As if Samsung's Epic 4G and HTC's EVO 4G weren't enough to keep Sprint's customers happy, an anonymous tipster just let XDA-developers in on another device that might be headed to the nation's third-largest carrier: the HTC Knight. He didn't exactly provide a heap of information about it, but he did give XDA the following excerpt from an XML file, presumably part of an instruction manual:
Thanks to @maxisma, AndroidSpin found that Call of Duty: Modern Warfare - Force Recon is now available for download via GetJar. The good news: it looks pretty damn fun - it's reminiscent of PaperBoy, but with a lot more shooting and blood. But there's bad news, as well: before you get too excited, you should know that there's a decent chance your device may not be supported. I haven't looked at the supported devices list thoroughly (it's long, I'm lazy), but it looks like you need a trackball to play.
To download the game, head on over to GetJar and hit the "Download App" button towards the top right.
Meet Itching Thumb, an absolutely amazing task switcher that's very similar to the one found on WebOS. There's not much I can say that rivals what's shown in the video:
For those who are unable to watch the video or who are unfamiliar with WebOS, it's basically a "card" system - similar to CoverFlow (but with a customizable style). These screencaps illustrate what I'm talking about fairly well:
Left: the cards are flat as you scroll; you can drag an app to the top of the screen to close it (shown).
Seems like T-Mobile's looking to one-up Verizon on the Samsung Galaxy Tab, both when it comes to pricing and when it comes to the release date.
According to TmoNews' latest "dealer ninja" (the one who conjured the screenshot above), the Tab will be launching on November 10th, one day earlier than the date destined for Big Red's version of the tablet. While the screenie offers nothing in the way of price (other than "TBD"), the rumor mill's been there, done that, and pretty much confirmed that T-Mobile's Tab will be costing you $399 on contract and $649.99 off. Not too bad, but be sure to hit up our full comparison between this and the iPad here to make sure the Tab's pricing is right for you.
Here's some great news for owners of the budget flavour-of-the-month, the ZTE Blade. Saddled with Éclair at birth, the dudes over at MoDaCo's ZTE Blade section have given their phones a new lease of life with a Froyo port from the domestic Chinese model to their beloved Orange San Francisco.
The ROM is very much in the Alpha stage right now, but even so it is very exciting news for those of you who have heard of the Blade. For those of you scratching your heads in bewilderment, stay tuned - our ZTE Blade review will be up early next week.
It's been a long and difficult journey for Cliq owners, but it looks like the finish line may just be around the corner – Motorola is now allowing a limited number of users to test out the update to Android 2.1 Eclair.
Jealous? Don't be - thanks to the folks over at Android Central, the rest of us get to join in on the fun too. Unfortunately, the process isn't exactly as simple as an OTA, so here's how to do it:
- Download the update file (it should be called "Blur_Version.2.1.5.MB200.T-Mobile.en.US.zip")
from here.Update: It was bound to happen sooner or later - the file at the link above has been pulled.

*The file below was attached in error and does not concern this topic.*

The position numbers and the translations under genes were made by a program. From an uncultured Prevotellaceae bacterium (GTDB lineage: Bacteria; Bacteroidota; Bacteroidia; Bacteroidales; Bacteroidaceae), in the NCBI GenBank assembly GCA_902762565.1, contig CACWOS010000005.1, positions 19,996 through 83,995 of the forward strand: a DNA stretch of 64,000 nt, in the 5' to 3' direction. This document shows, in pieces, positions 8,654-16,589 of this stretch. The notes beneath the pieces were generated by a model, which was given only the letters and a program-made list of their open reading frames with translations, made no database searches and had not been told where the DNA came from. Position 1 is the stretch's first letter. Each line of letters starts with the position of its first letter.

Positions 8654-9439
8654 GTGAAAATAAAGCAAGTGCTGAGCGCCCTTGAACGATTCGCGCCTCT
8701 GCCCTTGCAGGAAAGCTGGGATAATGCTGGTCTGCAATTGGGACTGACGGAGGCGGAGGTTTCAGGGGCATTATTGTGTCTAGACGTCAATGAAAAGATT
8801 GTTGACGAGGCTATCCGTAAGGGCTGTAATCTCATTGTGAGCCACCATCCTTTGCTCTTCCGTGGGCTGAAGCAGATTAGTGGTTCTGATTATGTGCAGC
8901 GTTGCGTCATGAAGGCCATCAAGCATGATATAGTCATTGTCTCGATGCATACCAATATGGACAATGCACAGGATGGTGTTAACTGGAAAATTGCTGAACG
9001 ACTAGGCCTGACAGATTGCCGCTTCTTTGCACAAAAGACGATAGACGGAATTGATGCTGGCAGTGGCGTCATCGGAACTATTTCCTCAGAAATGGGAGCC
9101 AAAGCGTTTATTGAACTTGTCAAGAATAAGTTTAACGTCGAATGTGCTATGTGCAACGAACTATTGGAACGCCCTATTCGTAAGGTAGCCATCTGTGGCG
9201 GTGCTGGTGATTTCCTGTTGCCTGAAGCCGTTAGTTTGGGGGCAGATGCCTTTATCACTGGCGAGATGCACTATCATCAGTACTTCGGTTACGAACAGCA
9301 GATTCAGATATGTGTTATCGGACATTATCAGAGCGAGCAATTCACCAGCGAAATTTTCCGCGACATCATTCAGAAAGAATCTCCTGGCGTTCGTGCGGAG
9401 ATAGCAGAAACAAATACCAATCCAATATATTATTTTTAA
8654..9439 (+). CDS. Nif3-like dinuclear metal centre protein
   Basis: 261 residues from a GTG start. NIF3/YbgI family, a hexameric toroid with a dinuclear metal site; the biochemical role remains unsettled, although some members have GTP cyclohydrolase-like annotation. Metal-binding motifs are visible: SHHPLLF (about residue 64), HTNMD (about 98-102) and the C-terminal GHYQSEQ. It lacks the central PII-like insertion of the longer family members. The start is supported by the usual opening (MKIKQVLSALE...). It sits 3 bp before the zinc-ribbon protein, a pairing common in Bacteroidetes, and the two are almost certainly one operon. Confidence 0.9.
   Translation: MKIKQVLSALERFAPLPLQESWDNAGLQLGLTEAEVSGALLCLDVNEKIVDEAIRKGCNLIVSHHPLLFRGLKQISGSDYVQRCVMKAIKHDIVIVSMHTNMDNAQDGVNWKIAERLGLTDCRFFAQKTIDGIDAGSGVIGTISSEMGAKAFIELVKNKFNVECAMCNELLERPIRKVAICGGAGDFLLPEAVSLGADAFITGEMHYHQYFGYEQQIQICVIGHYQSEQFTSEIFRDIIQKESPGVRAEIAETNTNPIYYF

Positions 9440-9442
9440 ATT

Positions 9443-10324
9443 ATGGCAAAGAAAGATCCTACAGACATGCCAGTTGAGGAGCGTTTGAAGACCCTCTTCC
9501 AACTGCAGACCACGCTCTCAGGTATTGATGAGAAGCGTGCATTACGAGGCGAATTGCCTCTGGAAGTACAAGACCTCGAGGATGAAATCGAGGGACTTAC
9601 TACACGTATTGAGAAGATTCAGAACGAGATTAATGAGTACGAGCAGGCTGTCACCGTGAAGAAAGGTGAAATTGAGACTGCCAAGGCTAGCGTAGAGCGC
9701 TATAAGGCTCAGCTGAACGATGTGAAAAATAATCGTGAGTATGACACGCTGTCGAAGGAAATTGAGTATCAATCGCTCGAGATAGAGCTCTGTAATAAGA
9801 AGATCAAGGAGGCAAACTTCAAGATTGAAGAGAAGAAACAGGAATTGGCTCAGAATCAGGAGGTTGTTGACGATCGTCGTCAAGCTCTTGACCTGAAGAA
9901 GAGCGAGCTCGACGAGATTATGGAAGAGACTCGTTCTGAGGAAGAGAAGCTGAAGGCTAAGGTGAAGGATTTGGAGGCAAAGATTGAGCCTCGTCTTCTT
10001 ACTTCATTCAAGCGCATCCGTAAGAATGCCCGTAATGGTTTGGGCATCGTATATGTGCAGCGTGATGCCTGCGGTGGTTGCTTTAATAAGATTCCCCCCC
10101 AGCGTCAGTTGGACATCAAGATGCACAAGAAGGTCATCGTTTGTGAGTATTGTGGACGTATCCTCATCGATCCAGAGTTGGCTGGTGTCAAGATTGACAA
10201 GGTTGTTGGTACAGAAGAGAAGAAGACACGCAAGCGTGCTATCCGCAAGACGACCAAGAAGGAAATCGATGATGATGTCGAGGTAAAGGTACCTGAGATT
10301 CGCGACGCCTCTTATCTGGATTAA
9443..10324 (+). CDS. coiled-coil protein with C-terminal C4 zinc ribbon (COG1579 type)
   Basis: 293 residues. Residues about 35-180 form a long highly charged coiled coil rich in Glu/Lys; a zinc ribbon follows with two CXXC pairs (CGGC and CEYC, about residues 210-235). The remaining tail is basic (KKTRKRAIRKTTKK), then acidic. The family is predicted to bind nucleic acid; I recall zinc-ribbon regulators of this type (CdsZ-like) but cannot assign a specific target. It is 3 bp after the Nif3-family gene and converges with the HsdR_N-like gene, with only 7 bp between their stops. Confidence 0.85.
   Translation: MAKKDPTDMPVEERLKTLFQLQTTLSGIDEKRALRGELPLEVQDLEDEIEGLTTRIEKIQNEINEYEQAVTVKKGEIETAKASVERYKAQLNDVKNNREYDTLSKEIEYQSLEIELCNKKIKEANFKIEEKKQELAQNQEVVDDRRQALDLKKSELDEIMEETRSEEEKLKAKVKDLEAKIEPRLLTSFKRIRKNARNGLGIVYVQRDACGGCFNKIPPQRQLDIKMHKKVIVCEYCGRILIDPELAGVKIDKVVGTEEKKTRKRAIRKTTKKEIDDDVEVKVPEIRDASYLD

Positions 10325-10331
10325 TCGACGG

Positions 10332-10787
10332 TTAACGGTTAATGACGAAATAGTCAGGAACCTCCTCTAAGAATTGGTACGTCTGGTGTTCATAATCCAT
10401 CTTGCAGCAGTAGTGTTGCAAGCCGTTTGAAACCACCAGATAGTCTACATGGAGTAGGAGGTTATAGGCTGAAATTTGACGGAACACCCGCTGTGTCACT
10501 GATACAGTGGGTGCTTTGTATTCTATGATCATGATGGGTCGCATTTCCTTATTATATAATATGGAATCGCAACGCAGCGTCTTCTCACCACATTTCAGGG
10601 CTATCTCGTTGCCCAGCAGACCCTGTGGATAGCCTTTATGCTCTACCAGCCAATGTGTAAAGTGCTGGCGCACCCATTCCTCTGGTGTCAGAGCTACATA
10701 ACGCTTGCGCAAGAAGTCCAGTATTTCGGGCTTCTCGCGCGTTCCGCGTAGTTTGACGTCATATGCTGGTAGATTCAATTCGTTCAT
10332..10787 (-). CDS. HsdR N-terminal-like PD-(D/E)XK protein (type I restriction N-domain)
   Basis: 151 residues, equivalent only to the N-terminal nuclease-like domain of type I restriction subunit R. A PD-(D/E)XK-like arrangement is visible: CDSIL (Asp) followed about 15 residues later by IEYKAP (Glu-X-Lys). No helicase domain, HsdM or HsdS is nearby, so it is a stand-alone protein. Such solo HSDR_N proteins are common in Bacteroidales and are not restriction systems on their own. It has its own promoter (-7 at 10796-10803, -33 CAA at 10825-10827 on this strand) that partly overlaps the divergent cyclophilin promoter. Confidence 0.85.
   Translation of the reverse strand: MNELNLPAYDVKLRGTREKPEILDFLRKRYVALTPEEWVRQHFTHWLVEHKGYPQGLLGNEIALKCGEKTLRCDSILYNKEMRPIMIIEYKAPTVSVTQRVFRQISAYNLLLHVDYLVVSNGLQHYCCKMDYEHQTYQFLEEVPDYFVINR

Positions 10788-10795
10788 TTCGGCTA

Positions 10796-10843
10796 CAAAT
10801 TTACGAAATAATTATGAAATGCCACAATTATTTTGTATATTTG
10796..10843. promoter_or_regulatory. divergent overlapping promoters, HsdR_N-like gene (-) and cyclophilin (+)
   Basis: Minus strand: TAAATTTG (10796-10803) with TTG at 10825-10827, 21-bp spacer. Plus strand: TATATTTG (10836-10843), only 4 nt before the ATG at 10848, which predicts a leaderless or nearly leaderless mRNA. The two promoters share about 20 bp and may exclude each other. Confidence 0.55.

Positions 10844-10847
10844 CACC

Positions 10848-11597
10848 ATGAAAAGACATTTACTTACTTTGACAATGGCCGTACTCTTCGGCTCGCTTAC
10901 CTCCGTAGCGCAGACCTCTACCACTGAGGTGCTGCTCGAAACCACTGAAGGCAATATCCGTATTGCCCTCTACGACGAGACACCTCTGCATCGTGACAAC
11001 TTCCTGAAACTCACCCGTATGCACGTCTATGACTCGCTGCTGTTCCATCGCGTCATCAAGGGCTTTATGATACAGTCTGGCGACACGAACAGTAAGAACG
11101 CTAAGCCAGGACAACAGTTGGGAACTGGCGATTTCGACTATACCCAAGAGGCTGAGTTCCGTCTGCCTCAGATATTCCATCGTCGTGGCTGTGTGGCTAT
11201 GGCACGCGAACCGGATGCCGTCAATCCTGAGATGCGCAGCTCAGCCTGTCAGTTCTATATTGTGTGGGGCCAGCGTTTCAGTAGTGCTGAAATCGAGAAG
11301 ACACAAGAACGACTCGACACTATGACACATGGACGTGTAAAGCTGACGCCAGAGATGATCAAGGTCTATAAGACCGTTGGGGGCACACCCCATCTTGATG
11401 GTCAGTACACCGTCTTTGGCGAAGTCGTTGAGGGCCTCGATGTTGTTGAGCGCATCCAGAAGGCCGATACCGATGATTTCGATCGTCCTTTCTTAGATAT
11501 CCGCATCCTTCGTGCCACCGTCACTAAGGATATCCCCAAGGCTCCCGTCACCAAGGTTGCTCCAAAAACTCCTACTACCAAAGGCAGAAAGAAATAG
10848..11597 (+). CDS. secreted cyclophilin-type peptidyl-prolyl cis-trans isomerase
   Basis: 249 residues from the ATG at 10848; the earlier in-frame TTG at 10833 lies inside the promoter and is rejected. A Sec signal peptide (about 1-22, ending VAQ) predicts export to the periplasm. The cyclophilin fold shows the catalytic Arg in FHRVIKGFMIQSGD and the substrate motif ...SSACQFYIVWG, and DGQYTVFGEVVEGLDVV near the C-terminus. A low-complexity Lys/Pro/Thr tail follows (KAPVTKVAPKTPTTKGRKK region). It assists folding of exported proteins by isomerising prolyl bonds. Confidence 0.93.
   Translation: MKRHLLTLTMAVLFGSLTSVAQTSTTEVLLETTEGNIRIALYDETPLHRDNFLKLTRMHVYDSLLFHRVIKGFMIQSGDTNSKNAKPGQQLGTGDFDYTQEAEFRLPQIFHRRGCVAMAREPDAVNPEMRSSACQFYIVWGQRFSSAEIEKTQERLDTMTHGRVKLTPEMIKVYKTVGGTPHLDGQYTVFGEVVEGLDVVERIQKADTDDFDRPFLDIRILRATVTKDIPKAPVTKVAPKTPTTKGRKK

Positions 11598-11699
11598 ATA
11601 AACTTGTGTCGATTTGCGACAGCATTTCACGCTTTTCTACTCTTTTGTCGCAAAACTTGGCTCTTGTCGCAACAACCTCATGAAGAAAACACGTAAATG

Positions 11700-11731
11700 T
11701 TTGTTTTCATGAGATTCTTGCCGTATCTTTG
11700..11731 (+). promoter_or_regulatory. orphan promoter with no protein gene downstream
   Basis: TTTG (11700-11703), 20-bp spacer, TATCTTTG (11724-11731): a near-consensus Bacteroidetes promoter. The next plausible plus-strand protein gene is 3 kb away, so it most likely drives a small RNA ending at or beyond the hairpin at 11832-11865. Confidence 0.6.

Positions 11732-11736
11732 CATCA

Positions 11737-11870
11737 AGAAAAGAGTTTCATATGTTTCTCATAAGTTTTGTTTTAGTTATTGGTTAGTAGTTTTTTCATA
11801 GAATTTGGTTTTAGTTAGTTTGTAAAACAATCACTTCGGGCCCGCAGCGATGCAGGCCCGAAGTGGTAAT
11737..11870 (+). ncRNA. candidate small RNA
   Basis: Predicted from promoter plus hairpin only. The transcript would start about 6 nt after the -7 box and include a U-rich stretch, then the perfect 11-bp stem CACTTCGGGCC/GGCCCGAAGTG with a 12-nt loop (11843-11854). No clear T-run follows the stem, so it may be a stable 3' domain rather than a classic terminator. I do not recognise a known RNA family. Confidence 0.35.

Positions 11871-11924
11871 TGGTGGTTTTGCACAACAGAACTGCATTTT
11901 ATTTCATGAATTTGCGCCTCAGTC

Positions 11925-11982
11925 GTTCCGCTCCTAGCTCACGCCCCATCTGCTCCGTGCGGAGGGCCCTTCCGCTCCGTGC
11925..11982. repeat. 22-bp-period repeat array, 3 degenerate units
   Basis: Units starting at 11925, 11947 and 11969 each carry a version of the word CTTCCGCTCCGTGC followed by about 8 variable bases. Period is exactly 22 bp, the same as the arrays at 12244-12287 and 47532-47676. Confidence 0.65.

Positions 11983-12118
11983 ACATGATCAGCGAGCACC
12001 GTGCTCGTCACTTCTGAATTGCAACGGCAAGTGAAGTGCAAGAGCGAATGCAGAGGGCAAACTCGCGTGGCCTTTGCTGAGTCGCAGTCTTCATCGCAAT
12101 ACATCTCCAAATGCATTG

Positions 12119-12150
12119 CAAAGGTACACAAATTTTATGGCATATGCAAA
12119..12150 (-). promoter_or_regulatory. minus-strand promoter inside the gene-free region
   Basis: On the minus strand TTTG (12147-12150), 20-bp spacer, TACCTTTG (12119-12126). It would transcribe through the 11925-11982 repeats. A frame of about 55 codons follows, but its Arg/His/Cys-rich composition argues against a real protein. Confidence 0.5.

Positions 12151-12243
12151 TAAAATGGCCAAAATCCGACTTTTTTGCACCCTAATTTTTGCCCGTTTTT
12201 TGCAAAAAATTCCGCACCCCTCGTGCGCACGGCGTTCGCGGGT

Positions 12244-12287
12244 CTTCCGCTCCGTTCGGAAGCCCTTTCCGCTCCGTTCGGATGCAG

What do we have here? Why, it's a giant Gingerbread statue getting installed over at Googleplex, right next to Froyo and the rest of the gang. It's not exactly what we'd been expecting and hoping to see today, but it's a start. Last time the Froyo statue was installed, we got the SDK a week later. Bring it on, Google!
There are a couple of Android programs that are so brilliant and well done that you can't imagine your life without them. For me, these programs are Launcher Pro, Titanium Backup, and QuickDesk. QuickDesk is ingenious and always makes those who see it for the first time beg me to tell them what it is. Minutes ago, Faruq, the QuickDesk developer, published a completely redesigned and long awaited version 0.4 to the Market, and it is good. Damn good.
To give you a brief background on the app, with QuickDesk, you double tap on the Home button and a quick overlay pops up on top of the current app without taking over and destroying whatever is going on on the screen.
Back in September, Samsung announced 4 new media players, one of which was of particular interest to us - the Galaxy Player 50. Out of the bunch, the Galaxy Player 50 was the only device running Android - it's what iPod Touch is to an iPhone, a Galaxy S phone without a
What we have here today is Samsung's official video ad showcasing the player's capabilities, using a hilariously crooked finger, as Wired commenters pointed out. Seriously, once you see the finger, it's the only thing you can look at - I even had to rewind and re-watch to see the player itself:
The player sports the following specs, some of which, like the camera, are quite measly:
3.2 inch screen
Android Market access
Comes in 8GB and 16GB flavors
2MP camera (ouch)
Google TV hasn't been in the wild for long, but major content providers like ABC, CBS, and NBC are already blocking their content from Google's awesome little TV companion. This, as you might have guessed, sucks.
With the advent of TV on the Internet, broadcasters have shown us time and time again that they just aren't ready to embrace the fact that we can get their content from sources other than our TVs. Luckily, says Reuters, Google is reported to be in active negotiations with the networks to get this content back on. As I'm sure you've guessed already, that essentially means that Google is figuring out how much money the networks are going to demand.